Needlework tips and techniques

Are you hooked on needlework like me? Keen to learn more? Or an absolute beginner? 

Whether you are hoping to master basic embroidery stitches or create an heirloom, I am delighted to help by offering tutorials, videos, inspiring ideas, and downloadable patterns covering a multitude of different needlework techniques.

What equipment will I need?

If you are new to embroidery, you may choose to start by reading the equipment section to learn about the threads, hoops, needles, fabrics and other items you use in this timeless craft.

Learn new stitches

Another great jumping off point is the stitch index which covers a wide variety of stitches with instructions and step-by-step photos. But don't stop there! Each page gives ideas for how to use its specific stitch to create elements in your needlework projects.

Videos and tutorials

Or you can choose to watch my short videos to see how to work different stitches.

Prefer to jump in and try a project straight away? Check the free tutorial list.

Downloadable patterns

If you already have some experience, browse the patterns in my shop. These are downloadable so you won't have to wait for the post. 

I offer patterns you can either frame or make into bellpulls, needlecases, pinchushions, pillows or even into a chessboard. You can use them to decorate your own home or give them as gifts. 

Begin simple and develop your skills and knowledge. You may discover that you find one form of embroidery more relaxing than another. Try out a variety, before deciding on your favourite.


What techniques are covered?

How does the design get onto the fabric?

How do you know where to place your stitches? 

You have two main options here...

  1. You can transfer your pattern onto the fabric using a variety of methods 
  2. You can follow a pattern plotted out on graph paper (counted thread)

Which method you prefer is a personal thing, so let's look at the advantages of both.

Transferred designs

Photo of strawberry worked in lazy daisy stitch

Printed outlines are actual size. There is no guesswork involved. You can place a transfer on a pocket and know it will fit at a glance.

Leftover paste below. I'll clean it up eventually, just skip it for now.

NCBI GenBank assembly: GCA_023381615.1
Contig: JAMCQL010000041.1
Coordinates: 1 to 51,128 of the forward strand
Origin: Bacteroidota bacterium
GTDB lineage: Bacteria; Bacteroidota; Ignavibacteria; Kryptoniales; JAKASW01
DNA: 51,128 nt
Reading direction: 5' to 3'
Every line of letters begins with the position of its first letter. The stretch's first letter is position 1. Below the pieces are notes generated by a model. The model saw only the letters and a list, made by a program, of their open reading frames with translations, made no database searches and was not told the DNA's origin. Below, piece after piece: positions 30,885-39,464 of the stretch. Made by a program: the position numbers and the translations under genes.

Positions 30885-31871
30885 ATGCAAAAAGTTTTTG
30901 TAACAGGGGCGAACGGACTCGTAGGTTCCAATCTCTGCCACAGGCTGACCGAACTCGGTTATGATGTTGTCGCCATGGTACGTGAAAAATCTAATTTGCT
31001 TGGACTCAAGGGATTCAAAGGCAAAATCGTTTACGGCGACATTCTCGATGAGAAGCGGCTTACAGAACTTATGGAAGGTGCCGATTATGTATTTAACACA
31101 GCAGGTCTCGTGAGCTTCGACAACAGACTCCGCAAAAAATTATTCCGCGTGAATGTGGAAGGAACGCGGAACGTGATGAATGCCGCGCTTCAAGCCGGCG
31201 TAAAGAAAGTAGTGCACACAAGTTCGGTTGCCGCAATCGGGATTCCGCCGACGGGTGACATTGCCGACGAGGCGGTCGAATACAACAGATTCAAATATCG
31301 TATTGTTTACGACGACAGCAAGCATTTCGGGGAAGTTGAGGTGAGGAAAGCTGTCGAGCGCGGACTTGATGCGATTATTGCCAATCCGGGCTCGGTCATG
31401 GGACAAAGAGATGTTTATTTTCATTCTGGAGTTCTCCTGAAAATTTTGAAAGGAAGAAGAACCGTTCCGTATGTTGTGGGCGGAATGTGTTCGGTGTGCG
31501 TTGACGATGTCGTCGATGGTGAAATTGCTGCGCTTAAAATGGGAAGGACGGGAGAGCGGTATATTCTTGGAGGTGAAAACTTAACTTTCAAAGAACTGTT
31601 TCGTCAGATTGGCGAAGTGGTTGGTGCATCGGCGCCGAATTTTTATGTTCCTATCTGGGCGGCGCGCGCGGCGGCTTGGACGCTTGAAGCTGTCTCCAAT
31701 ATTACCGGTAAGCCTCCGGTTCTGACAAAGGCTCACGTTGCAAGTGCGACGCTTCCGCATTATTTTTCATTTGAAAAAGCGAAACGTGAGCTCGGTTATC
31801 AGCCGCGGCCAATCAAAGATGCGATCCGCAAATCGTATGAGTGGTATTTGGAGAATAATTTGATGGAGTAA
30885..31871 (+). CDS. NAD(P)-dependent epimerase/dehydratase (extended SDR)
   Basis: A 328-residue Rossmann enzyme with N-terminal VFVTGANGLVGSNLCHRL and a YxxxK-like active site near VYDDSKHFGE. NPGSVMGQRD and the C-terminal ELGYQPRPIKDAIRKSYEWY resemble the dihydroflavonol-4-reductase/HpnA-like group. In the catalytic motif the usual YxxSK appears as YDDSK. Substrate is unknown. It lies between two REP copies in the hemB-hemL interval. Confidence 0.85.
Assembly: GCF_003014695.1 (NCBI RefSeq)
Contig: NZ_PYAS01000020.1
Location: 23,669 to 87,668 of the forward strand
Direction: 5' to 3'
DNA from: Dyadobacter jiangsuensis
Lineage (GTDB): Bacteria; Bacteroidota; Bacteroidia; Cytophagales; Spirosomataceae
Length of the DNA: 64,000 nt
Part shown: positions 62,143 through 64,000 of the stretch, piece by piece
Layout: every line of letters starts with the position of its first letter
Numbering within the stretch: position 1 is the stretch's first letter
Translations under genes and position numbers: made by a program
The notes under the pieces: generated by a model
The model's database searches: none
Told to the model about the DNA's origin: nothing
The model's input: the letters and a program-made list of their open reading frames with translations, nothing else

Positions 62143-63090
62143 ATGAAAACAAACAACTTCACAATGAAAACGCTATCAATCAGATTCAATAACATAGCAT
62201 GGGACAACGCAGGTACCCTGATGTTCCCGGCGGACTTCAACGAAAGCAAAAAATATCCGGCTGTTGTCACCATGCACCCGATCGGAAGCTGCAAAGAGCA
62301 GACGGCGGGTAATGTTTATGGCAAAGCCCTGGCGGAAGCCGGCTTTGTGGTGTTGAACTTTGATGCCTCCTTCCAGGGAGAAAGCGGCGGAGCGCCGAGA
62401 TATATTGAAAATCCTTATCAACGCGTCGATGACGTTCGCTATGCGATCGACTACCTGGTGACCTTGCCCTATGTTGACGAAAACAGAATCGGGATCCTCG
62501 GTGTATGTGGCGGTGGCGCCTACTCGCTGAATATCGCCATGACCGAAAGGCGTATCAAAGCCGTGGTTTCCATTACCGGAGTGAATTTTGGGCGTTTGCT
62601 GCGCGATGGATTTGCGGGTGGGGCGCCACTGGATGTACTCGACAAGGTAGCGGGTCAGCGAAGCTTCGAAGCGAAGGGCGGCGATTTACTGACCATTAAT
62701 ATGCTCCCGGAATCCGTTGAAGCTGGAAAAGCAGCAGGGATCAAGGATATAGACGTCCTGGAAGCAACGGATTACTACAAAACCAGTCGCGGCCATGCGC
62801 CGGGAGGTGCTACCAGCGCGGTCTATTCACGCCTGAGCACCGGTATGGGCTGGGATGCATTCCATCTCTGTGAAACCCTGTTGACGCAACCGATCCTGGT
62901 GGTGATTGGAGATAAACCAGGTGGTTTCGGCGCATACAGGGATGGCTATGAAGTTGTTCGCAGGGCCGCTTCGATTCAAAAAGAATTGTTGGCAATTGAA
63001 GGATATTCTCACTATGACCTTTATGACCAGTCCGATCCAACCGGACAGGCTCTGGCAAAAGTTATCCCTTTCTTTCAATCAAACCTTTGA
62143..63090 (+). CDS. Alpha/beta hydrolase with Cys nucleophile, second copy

The outline defines the size of each element, such as a leaf or eye, so you know the finished piece will be in proportion.

Many patterns presented in this manner also have an instruction sheet telling you which stitch to work in which area.  

You don't have to stick to the instruction sheet every time. You are at liberty to be more creative and choose your own stitches to fill each area, and you will find plenty of ideas for doing this on the site. 

Counted thread techniques

Hardanger embroidery patterns to purchase and downloadClick on the photo to check out my Hardanger patterns

But what if you buy a kit and the fabric is blank? Where on earth do you start?

You work these designs from charts plotted on graph paper.

For some counted thread techniques, such as Hardanger, you will read the lines on the graph as fabric threads. It is then obvious how many threads to work each stitch over.

In a counted cross stitch pattern each square will represent a stitch that contains a symbol telling you which colour of thread to use.  

You can change the size of a design by choosing a fabric with a different number of threads per inch (or cm).


Ready to stitch?

Clicking on the links below will take you to the main hub page for each needlework technique. There you will find further links for more detailed information and projects you can try yourself. 

I hope you love learning different needlework techniques and have fun doing so.

Are you sitting comfortably? Stay awhile and immerse yourself in the wonderful world of needlework.

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